Tess of the Storm Country

Quite a few films were inspired by the 1909 romance novel of the same name by Grace Miller White, and among them was the 1922 film Tess of the Storm Country starring Mary Pickford. Ironically, Mary had also starred in the previous and the very first film adaptation of the novel in 1914. The first one was directed by Edwin S. Porter and the one that was released in 1922 was directed by John S. Robertson. A decade later, Alfred Santell gave the adaptation another go with Janet Gaynor in the lead while the 1960 movie directed by Paul Guilfoyle and led by Diane Baker was the last of the lot. The first two movies starring Mary Pickford were from the silent era and it was only from the 1932 version that the adaptations carried sound. Nevertheless, it was mainly mary’s immense love for playing the character that had her notch the role a second time in 1922, and of course, the fact that she had to cozy up to the audiences once again after delivering a flop in Little Lord Fauntleroy. Well, her second attempt at Tess of the Storm Country certainly did the job and is recognized not just as one of her finer works but also as one of the best movies you could have watched if you were out watching movies in 1922.

Lorna Doone

The Lorna Doone story was yet another novel, this one by Richard Doddridge Blackmore, that caught the fancy of filmmakers through the decades, with several adaptations finding their way to the big screen over the years. First, there was a 1912 film that was directed by Wilfred Noy, and the one we’d be paying attention to, the Maurice Tourneur-directed 1922 film, and these were followed by several others in 1934 and 1951. There were even a couple of televisions series and television films that were centered around the plot of revenge and murder but with righteousness and a fight against evil tyranny justifying it all, this one also makes for quite an adventurous ride through the times that were the 1600s. Led by a cast consisting of Madge Bellamy as Lorna Doone, Mae Giraci as a young Lorna, John Bowers as John Ridd, the other main protagonist of the film, and others such as Charles Hatton, Frank Keenan, Jack McDonald, Donald McDonald, and more, Lorna Doone is a film that catches us off-guard with all its violence and killings, but also helps us appreciate the painstaking efforts the cast and the crew of the film had gone through to bring to us highly-detailed sequences that must have surely been a challenge during the time.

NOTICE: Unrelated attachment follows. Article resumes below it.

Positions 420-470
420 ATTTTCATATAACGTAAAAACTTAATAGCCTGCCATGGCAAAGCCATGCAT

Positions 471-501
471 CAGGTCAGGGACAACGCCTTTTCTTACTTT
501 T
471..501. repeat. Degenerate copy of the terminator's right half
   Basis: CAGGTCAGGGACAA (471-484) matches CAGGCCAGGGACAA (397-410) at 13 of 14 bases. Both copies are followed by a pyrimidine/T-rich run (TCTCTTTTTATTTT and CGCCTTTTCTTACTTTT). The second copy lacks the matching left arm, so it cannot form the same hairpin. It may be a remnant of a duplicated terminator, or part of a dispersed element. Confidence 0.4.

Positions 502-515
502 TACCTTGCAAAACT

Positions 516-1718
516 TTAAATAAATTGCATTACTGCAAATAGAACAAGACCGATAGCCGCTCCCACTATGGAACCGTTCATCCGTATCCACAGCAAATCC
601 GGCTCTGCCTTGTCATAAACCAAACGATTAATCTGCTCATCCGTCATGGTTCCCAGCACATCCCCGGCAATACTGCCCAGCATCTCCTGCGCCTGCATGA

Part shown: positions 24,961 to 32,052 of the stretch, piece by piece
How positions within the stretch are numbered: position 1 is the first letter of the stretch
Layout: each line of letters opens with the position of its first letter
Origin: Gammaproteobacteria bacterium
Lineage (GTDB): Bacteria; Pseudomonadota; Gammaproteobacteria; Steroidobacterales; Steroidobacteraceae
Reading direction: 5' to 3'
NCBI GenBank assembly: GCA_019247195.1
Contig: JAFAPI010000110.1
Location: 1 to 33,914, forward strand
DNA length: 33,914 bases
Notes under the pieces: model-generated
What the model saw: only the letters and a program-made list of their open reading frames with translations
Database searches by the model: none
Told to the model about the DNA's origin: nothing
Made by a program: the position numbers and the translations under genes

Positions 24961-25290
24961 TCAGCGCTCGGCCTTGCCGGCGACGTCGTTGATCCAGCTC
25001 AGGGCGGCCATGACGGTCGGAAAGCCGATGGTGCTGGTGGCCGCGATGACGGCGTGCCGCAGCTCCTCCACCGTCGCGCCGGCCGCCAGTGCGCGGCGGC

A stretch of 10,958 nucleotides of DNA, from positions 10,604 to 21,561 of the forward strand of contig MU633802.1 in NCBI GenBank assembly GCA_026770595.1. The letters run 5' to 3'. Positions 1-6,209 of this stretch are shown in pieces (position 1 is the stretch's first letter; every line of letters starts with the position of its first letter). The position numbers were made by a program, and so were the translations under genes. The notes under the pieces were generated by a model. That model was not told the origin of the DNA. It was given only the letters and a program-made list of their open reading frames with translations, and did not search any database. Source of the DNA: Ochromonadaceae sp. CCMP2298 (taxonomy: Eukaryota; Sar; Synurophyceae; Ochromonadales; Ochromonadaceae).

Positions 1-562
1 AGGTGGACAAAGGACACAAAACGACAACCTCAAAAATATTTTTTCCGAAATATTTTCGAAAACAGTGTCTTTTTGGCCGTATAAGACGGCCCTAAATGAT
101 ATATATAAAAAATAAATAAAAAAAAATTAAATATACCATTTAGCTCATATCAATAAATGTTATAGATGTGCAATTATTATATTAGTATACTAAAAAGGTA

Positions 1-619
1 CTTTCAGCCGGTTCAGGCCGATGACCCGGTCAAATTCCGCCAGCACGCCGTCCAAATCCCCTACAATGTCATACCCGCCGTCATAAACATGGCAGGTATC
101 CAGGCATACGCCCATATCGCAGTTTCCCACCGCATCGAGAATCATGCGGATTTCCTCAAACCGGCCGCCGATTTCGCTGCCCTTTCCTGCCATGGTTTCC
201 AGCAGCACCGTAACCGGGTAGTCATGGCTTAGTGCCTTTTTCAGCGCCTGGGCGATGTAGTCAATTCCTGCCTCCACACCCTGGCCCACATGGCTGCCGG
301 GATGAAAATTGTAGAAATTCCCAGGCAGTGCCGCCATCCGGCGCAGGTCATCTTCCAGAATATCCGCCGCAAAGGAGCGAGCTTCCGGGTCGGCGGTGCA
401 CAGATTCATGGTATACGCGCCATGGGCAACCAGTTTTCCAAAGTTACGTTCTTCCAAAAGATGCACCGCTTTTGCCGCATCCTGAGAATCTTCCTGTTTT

The Glorious Adventure